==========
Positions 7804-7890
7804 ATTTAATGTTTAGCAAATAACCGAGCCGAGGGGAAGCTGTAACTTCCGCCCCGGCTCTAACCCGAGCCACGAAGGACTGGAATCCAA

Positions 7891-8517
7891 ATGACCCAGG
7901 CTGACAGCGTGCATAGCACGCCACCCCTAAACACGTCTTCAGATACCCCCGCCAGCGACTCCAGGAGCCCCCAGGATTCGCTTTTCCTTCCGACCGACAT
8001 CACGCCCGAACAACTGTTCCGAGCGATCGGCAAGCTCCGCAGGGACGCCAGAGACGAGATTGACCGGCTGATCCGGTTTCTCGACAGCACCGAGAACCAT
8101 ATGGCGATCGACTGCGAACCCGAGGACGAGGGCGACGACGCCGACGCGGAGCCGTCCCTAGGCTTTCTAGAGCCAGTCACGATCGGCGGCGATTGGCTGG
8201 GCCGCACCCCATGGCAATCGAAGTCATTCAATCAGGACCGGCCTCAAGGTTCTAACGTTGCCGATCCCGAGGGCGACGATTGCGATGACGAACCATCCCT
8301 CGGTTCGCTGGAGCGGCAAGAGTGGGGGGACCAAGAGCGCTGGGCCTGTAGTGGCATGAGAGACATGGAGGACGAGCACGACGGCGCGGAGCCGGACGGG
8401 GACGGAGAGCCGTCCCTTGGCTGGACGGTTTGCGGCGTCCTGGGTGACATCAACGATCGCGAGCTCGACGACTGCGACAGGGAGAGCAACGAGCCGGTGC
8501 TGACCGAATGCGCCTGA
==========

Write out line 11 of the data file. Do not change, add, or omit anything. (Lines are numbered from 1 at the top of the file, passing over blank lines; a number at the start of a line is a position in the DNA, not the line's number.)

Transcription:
8501 TGACCGAATGCGCCTGA